St. Magdalen of Pazzi tells us that a Sister whom she knew had to suffer much after death for having resisted grace on three occasions. For these three faults she was sixteen days in Purgatory, and might have been longer, had not God abridged the penalty on account of her purity of intention, her fidelity to the Rule, and her charity towards her sisters. Those who have had more grace in this life, and thus more opportunity of satisfying for their faults, will be more severely judged than those who have had less.

Practice.—Fidelity to the inspirations of grace, to atone for the infidelity of deceased souls.

Indulgenced Prayer.—“Eternal rest give unto them, O Lord, and let perpetual light shine upon them. May they rest in peace. Amen.” (300 days each time, applicable only to the dead.)


The grandmother of Thomas of Cantimpré had lost a son in whom she had centered her fondest hopes. Day and night she wept for him and refused all consolation. But the unfortunate object of this barren tenderness languished in the flames of Purgatory, receiving no alleviation in his sufferings. One day, while still plunged in the depths of her grief, this woman had a vision. She saw a procession of young men, beautiful as angels, advancing full of joy towards a magnificent city. She understood that they were souls from Purgatory making their triumphal entry into Heaven. She looked eagerly to see if her son was among them. Alas! he was not. Finally she beheld him approaching far behind the others, sad, suffering, and weary, his garments drenched with water. “Oh, my dear child,” she called out, “how is it that you are so far behind? I want you to be at the head of this band.” “Mother,” replied the boy in a plaintive tone, “it is your fault that I am in this wretched condition; these tears you shed over me moisten and soil my garments, and retard my entrance into glory. Cease to abandon yourself to this useless grief. If you truly love me, have Masses said, give alms for me, and thus you will deliver me from the prison where I languish, and bring me forth to eternal life, which is far more desirable than the earthly life you have given me.’’
The vision disappeared, and the mother, thus admonished, applied herself earnestly to the practice of every good work which could give relief to her son.


My God, I give Thee heartfelt thanks for all the graces and all the light Thou hast conferred on me during this meditation. Pardon me all the negligence and the distractions of which I have been guilty, and give me strength to carry out the resolutions that I have made. Fortify me, that from henceforth I may diligently practise this virtue . . . avoid this fault . . . perform this action . . . to Thy honor. Help me to do this, sweet Virgin Mary; and if I ever forget my good resolutions, I entreat my Angel Guardian to recall them to my memory. Amen.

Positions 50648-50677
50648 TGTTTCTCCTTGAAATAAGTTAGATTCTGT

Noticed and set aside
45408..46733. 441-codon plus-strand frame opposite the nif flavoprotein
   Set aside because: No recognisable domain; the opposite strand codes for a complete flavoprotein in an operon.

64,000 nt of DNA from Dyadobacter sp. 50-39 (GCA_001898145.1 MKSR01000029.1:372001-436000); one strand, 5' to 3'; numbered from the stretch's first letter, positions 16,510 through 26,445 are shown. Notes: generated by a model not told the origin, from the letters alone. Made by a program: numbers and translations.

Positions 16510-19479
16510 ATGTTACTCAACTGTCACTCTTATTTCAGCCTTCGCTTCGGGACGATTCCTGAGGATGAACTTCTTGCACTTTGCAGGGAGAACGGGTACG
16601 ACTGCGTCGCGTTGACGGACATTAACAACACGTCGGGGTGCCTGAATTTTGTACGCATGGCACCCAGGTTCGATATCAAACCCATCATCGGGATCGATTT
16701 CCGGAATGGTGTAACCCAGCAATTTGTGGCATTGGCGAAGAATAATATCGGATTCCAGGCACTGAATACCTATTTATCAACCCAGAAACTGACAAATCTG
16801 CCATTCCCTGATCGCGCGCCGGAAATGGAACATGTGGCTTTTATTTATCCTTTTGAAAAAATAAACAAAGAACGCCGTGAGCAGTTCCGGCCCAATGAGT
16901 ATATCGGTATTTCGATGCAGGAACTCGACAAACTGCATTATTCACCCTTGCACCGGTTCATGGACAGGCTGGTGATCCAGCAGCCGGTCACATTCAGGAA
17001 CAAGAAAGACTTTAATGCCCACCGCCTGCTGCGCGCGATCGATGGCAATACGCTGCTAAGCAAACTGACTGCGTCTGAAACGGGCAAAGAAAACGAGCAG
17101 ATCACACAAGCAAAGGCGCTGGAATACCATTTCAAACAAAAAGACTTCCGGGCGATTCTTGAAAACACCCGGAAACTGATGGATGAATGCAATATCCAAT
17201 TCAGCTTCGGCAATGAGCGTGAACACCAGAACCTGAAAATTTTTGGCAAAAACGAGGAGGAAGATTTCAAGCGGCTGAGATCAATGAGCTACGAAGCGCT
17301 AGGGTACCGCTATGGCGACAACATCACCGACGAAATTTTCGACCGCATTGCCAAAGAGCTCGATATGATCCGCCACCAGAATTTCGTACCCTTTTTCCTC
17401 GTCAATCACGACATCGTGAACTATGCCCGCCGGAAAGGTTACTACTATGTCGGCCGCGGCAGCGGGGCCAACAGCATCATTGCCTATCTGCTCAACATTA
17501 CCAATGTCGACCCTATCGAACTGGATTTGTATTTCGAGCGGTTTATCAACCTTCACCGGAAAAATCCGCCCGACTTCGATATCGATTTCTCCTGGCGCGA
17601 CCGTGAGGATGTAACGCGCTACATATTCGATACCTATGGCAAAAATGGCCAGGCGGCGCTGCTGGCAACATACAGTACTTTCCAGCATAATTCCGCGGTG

November Devotion: The Holy Souls in Purgatory.

Virtues to practice: Charity and kindness.


Out of the depths I have cried to Thee, O Lord! Lord hear my voice.
Let Thine ears be attentive to the voice of my supplication.
If Thou, O Lord, shalt mark iniquities, O Lord, who shall stand it?
For with Thee there is merciful forgiveness: and by rea­son of Thy law I have waited for Thee, O Lord.
My soul hath relied on His word: my soul hath hoped in the Lord.
From the morning watch even until night, let Israel hope in the Lord.
Because with the Lord there is mercy: and with Him plenteous redemption.
And He shall redeem Israel from all his iniquities.
V. Eternal rest grant to them, O Lord.
R. And let perpetual light shine upon them.
V. May they rest in peace.
R. Amen.
V. Lord, hear my prayer.
R. And let my cry come unto thee.

Let Us Pray.

O God, the Creator and Redeemer of all the faithful, grant to the souls of thy servants departed the remission of all their sins, that through the devout prayers of Thy Church on earth, they may obtain that remission of pain which they have ever desired. Who livest and reignest world without end. Amen.
V. Eternal rest grant to them, O Lord.
R. And let perpetual light shine upon them.
V. May they rest in peace.
R. Amen.

The Sovereign Pontiff, Clement XII., by a brief, Calestes Ecclesia thesauros, Aug. 11, 1736, granted:
AN INDULGENCE OF ONE HUNDRED DAYS to all the faithful who, at the sound of the bell, at the first hour after nightfall, shall say devoutly on their knees the psalm De profundis, or the Our Father, the Hail Mary, and the Requiem æternam.
A PLENARY INDULGENCE, once a year, to those who shall have performed this pious exercise for a year, on any day when, being truly penitent, after confession and communion, they shall pray for peace and union among Christian princes, for the extirpation of heresy and for the triumph of holy Mother Church.